Is China's PVF Quality Up To Snuff?
Supply House Times Editor Jim Olsztynski discussed this issue with several master distributors and distributors recently. Here are the questions he asked and their responses. Anonymity was granted in order to encourage frank discussion.
Q: In your opinion, are most Chinese-made PVF products comparable in quality to American-made goods?Distributor 1: We have been marketing Chinese products at various levels for more than 10 years. Our quality process system has been successful in weeding out the suspect manufacturers thus far. However, we have been reluctant to offer Chinese pipe and fittings to major U.S. oil company accounts due largely to the fact that the Chinese manufacturers are not on our oil “approved manufacturer list” (AML). While we have the infrastructure to pursue the addition of all PVF manufacturers, we have intentionally held off the AML addition process because of the recent “China alerts” sent out by many of the U.S. major oil companies. Bad news travels very fast and the quality departments of the major oil companies have advised of several quality violations of Chinese bulks, from falsification of lesser material grades on alloy pipe to certification of welded fittings as seamless.
Our task is to convince the major oils that the Chinese valve products we offer are an exception to the rule due to the quality surveillance levels incorporated by the world-class valve manufacturers. Most own the plants in China that produce the valves.
Distributor 2: In most cases I feel that the steel pipe produced by Chinese mills is of inconsistent quality, although this is not to say the pipe does not meet spec. We have rejected more pipe from China in the last couple of years than in my entire career buying from many other countries. Material that comes in top condition from a mill one time comes in the next time with quality issues ranging from rust to incomplete or incorrect markings. I have tried to stay with the same mills and brokers to assure that our issues are minimal. Domestically produced steel is not without issues as well, but they are of minor concern.
Distributor 3: It depends on the factory in question. Most Chinese PVF factories are not yet regarded as export quality - particularly those that are state run. However, several Taiwanese-owned and operated facilities are certainly capable of producing good quality PVF. This position is further supported by the growing number of U.S. manufacturers who are outsourcing semi-finished or finished PVF products to Chinese factories.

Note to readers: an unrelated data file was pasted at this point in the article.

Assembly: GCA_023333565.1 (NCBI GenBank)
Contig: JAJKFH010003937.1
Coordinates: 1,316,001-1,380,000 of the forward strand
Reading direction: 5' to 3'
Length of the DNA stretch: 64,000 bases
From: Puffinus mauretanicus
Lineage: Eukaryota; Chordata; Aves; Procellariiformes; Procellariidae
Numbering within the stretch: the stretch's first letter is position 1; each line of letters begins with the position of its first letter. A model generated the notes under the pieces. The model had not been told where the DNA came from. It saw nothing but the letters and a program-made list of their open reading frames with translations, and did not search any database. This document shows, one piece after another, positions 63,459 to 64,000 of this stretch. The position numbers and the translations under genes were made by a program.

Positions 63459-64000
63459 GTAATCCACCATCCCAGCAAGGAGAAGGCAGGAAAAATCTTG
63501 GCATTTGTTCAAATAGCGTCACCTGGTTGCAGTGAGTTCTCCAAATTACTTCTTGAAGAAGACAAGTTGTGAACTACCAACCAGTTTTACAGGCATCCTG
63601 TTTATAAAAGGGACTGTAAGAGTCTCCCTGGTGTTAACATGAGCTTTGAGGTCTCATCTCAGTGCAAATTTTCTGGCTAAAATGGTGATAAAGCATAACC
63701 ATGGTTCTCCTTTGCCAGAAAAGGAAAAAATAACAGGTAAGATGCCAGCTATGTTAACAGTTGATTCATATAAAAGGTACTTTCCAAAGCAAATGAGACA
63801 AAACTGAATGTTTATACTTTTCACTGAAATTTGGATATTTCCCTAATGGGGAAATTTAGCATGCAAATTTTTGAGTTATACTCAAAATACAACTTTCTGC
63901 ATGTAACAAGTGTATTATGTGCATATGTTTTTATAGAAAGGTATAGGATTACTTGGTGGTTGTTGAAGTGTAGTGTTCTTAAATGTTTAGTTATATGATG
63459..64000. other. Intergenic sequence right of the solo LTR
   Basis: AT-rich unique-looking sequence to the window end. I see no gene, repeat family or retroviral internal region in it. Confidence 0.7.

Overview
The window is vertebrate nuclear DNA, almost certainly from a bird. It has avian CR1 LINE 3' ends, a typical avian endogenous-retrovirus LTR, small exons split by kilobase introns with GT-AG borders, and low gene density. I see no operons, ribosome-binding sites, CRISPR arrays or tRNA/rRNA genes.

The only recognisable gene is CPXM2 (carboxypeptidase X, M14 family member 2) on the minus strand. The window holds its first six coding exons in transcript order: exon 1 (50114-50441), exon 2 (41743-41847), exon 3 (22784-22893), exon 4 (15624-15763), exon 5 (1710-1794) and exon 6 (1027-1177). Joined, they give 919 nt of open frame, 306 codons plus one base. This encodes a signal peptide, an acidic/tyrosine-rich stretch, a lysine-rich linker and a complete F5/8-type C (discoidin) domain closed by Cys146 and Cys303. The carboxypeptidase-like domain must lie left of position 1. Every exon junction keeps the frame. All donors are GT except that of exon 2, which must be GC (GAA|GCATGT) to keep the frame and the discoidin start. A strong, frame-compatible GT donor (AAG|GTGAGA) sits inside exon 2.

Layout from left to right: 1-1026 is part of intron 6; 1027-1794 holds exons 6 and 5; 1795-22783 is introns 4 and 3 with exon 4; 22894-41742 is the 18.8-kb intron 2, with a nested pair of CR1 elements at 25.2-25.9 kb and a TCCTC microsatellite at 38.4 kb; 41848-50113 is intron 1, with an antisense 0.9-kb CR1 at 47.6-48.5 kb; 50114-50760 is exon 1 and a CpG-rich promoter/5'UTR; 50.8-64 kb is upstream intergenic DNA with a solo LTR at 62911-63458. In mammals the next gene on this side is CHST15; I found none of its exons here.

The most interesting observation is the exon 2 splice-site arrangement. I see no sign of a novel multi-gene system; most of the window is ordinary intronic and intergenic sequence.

Q: What additional quality steps could a Chinese company or domestic outsourcer take to gain your confidence?Distributor 1: Our company is proactive in the quality surveillance process and has scheduled three audits of Malaysian weld fittings manufacturers. We have NO China pipe or fitting manufacturers that can justify the cost of the audit.
Distributor 2: I have the most confidence in brokers and suppliers that have teams on the ground in China to assure quality of the steel pipe that we buy. My feeling is that the Chinese will take every opportunity to cut corners to maintain or increase profits and dominance in the world market. Having people on the ground with a quality background is perhaps the only way to keep the mills honest.
Distributor 4: The problem is that manufacturers have turned into master distributors. I don’t want to buy junk, and it shouldn’t fall on a distributor’s shoulders to assure quality. Are we going to do additional testing? If I were to look at a piece of pipe, could I tell if it went through an annealing process? A lot of brokers can’t tell either.
Q: Has media publicity about China's quality problems caused you to reject Chinese-made PVF products?Distributor 1: There have been no rejects due to “China manufactured,” but restrictions of Chinese purchases are dictated by our Quality Department. The supply of Chinese “bulk” pipe, fitting and flange manufacturers requires quality surveillance at the highest level until the Chinese government incorporates world class controls on their manufacturing industry - which is not forthcoming in the near future.
Distributor 2: I have always been uneasy with China-produced products for the reasons already discussed. I am strictly speaking with regard to pipe. The recent bad news on the China front has just cemented my suspicions. Caution is the word when dealing with China. Know who you are dealing with, and be wary of those great deals out there. Sometimes they are just too good to be true.
Distributor 3: No, but it remains critically important to have solid internal quality control procedures and/or effective third-party auditors who are very visible and active at factory locations.
Distributor 4: We still buy a lot of domestic product, not only for quality reasons, but because when importing finished products we have to guess at where the fill rates are going. We have to have enough to satisfy demand, and if we don’t, we’ll have to wait several months to get more.